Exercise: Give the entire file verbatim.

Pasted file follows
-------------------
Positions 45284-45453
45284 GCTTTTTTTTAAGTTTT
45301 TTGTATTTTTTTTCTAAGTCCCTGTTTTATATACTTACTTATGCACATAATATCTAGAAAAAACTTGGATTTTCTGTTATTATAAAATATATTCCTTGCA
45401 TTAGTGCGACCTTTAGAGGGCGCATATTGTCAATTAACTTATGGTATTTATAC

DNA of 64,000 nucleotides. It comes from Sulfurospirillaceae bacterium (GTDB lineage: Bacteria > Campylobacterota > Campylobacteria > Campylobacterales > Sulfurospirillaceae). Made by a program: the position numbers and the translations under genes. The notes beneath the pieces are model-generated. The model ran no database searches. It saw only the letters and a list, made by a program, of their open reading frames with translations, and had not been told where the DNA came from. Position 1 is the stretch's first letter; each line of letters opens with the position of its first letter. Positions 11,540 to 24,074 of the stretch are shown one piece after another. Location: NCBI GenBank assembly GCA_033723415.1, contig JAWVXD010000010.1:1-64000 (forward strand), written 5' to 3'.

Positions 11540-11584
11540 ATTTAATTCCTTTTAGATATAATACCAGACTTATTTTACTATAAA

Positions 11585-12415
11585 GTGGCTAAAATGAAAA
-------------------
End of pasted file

Positions 45284-45453
45284 GCTTTTTTTTAAGTTTT
45301 TTGTATTTTTTTTCTAAGTCCCTGTTTTATATACTTACTTATGCACATAATATCTAGAAAAAACTTGGATTTTCTGTTATTATAAAATATATTCCTTGCA
45401 TTAGTGCGACCTTTAGAGGGCGCATATTGTCAATTAACTTATGGTATTTATAC

DNA of 64,000 nucleotides. It comes from Sulfurospirillaceae bacterium (GTDB lineage: Bacteria > Campylobacterota > Campylobacteria > Campylobacterales > Sulfurospirillaceae). Made by a program: the position numbers and the translations under genes. The notes beneath the pieces are model-generated. The model ran no database searches. It saw only the letters and a list, made by a program, of their open reading frames with translations, and had not been told where the DNA came from. Position 1 is the stretch's first letter; each line of letters opens with the position of its first letter. Positions 11,540 to 24,074 of the stretch are shown one piece after another. Location: NCBI GenBank assembly GCA_033723415.1, contig JAWVXD010000010.1:1-64000 (forward strand), written 5' to 3'.

Positions 11540-11584
11540 ATTTAATTCCTTTTAGATATAATACCAGACTTATTTTACTATAAA

Positions 11585-12415
11585 GTGGCTAAAATGAAAA